SANTAMARIA: Coach K Leaves After Transforming USA Basketball
Saxa Synergy

Perhaps the greatest college basketball coach of all time, Mike Krzyzewski, also known as Coach K, has won five NCAA titles and made 12 Final Four appearances as Head Coach of the Duke Blue Devils men’s basketball team. But that’s far from where his resume ends. In addition to being a Hall of Fame college coach, Coach K has been the head coach of USA Basketball since 2006 and in that time, he coached the team to back-to-back gold medals in the 2008 and 2012 Olympics, as well as back-to-back International Basketball Federation World Championships in 2010 and 2014.

On Monday, ESPN reported that the famed coach would be stepping down as USA Basketball coach after the 2016 Olympics. As the United States is undoubtedly the favorite in next year’s Olympic games, everyone is hoping to send off Coach K with a third gold medal, a fitting end to what has been a resurrection of USA Basketball.

In reality, going from bronze to gold is far from a resurrection, but, relative to past performances, Coach K rescued USA Basketball from being a punchline and helped transform international basketball into a serious competition, rather than a personal playground for the United States.

In 1992, with the formation of the storied Dream Team, and again in 1996 with the Dream Team II, USA Basketball was simply unbeatable and demolished its competition en route to two easy gold medals. In 2000, USA Basketball took home the gold again. However, in 2004, with an extremely talented team that included a young LeBron James, Dwyane Wade, Jr. and Carmelo Anthony, USA Basketball found themselves dismantled in the semifinals behind an upstart Argentina team led by Manu Ginobili.

Though the United States salvaged some semblance of pride, every USA Basketball fan saw that 2004 team as a disappointment. Every fan outside the United States began to murmur about the evened-out playing field and other countries possibly taking the United States’ position as the number one basketball country in the world. Enter Mike Krzyzewski.

The reason USA Basketball embarrassed itself in 2004 was because it was considered a joke and waste of time to play for the Olympic team. The players put in no effort and there was no team chemistry.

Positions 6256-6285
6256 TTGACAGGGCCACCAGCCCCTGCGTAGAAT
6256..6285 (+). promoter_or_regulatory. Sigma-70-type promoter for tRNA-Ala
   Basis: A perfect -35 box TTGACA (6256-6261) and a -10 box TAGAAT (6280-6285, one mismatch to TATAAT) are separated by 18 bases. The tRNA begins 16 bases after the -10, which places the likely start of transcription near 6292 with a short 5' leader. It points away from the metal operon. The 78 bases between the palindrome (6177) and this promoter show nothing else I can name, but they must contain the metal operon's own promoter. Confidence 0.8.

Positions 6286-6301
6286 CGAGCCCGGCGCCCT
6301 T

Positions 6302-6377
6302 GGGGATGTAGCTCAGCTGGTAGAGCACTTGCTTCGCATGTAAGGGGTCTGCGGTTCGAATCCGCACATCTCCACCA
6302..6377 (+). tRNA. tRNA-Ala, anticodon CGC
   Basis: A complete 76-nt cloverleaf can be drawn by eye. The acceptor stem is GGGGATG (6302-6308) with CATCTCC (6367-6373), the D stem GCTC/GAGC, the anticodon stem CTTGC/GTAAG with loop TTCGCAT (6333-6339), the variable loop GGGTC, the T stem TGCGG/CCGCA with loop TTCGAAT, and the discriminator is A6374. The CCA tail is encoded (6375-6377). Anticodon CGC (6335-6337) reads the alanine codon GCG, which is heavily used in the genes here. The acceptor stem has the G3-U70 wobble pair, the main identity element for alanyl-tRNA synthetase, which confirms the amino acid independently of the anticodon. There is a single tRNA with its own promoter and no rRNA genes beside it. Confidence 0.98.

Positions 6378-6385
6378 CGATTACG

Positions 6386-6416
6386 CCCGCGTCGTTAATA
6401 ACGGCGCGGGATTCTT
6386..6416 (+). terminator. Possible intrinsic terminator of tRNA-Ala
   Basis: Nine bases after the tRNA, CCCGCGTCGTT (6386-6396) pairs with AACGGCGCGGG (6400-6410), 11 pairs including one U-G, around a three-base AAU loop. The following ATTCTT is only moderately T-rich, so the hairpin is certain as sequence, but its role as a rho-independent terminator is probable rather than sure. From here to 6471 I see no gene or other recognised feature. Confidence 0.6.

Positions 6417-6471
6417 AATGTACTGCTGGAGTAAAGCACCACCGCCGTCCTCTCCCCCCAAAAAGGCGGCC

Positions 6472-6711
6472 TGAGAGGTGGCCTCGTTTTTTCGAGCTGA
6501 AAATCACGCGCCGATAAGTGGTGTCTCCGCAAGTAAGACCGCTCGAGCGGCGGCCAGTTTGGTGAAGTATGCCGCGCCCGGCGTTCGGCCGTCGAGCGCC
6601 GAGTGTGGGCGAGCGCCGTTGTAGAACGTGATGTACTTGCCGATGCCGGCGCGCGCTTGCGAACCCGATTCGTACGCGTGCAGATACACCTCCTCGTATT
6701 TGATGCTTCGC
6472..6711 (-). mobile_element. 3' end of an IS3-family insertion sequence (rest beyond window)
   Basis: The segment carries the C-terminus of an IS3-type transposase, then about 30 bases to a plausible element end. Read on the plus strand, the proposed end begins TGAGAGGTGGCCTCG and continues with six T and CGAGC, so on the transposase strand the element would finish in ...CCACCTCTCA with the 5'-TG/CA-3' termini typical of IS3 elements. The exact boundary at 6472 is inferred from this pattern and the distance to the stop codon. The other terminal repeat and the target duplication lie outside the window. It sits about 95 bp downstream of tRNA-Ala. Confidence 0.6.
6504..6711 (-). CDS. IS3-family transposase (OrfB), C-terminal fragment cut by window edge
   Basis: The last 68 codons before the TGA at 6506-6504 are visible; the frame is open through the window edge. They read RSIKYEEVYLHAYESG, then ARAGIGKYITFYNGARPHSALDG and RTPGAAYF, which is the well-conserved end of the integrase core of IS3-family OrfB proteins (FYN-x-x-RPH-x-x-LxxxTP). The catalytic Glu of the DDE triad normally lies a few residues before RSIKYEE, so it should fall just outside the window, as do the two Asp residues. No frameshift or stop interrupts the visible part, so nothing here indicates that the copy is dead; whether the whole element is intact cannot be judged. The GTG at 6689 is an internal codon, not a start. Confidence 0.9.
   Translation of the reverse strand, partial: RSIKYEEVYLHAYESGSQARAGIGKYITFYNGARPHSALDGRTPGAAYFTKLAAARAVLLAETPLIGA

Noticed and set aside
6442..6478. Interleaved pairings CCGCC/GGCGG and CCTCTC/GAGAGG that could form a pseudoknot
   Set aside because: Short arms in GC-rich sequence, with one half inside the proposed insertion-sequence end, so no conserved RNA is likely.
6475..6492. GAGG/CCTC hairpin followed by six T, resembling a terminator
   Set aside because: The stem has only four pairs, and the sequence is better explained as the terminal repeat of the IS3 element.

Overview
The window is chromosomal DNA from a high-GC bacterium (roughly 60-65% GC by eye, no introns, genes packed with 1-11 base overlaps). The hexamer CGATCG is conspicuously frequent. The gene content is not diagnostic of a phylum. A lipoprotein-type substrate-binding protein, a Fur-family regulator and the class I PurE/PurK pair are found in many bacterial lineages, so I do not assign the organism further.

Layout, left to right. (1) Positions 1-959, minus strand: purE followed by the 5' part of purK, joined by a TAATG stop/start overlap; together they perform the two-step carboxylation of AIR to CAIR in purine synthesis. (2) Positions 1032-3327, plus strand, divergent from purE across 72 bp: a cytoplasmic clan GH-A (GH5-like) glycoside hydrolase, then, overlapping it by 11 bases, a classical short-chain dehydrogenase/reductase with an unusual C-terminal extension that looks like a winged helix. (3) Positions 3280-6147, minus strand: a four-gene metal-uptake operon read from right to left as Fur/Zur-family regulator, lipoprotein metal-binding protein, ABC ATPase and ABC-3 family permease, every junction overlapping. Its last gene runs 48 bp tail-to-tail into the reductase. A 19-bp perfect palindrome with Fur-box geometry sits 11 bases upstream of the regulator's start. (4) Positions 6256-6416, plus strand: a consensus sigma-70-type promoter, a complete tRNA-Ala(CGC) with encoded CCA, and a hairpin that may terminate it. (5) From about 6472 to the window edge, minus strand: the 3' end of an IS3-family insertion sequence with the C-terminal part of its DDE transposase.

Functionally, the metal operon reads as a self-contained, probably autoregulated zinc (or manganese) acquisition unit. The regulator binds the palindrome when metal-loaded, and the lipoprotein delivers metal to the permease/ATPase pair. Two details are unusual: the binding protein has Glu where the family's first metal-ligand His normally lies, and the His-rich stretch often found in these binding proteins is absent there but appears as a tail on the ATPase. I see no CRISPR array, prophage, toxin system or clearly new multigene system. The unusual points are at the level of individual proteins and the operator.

The reason Duke basketball continually finds itself at the top of the polls and regularly makes deep tournament runs is because it is considered an honor and privilege to play under Coach K’s tutelage. The players put in maximum effort, and Coach K preaches nothing but chemistry and cohesion.

As Krzyzewski infused USA Basketball with his vision, he slowly instilled pride in playing for the USA. In his vision, he saw the revitalization starting with the NBA’s superstars; if he could get Kobe Bryant, LeBron James and Dwyane Wade on board with being proud to play for the United States, he could get everyone else on board as well. And that’s exactly what he did.

The 2008 Olympic team featured all three superstars, along with an excellent complementary cast — the cream of the crop from the NBA. But it wasn’t just the talent of the team that allowed Coach K to masterfully lead a group of 12 stars to gold; it was the way they played together. Fans have often questioned why players like Andre Iguodala or Tayshaun Prince were on the national team, but Coach K, along with Head of USA Basketball Jerry Coangelo, select teams based on fit and how certain players can fill certain roles.

The two masterminds studied the way the international game is played (along with its various rule differences from the NBA) and continually formed teams best suited to dominate along those guidelines.

More important, however, is the fact that this rigorously intense process put the rest of the world on notice as well. Though other international teams’ chemistries remained significantly better than the chemistry of the United States in 2008, Coach K’s team began taking itself seriously during international competitions and brought the level of play to new heights. Though Spain and Argentina have always been the two biggest threats to the USA Basketball’s reign as king of the basketball world, teams like Australia, Canada and France are all on the rise while Spain and Argentina remain formidable challengers.

Over the past 10 years, Coach K has worked tirelessly to bring an importance and credibility to USA Basketball that did not exist before, so much so that nearly 40 NBA players get training camp invites and any NBA player who doesn’t make the final 12-man roster works and improves his game in hopes of making it the following year.

There’s no better way to say it: Coach K has made USA Basketball what it is today, and while the end of the Krzyzewski era looms on the horizon, the likelihood of its success is due in large part to what he has done for the players, the program and most importantly, his country.



Paolo Santamaria is a sophomore in Georgetown College. Saxa Synergy appears every Friday.

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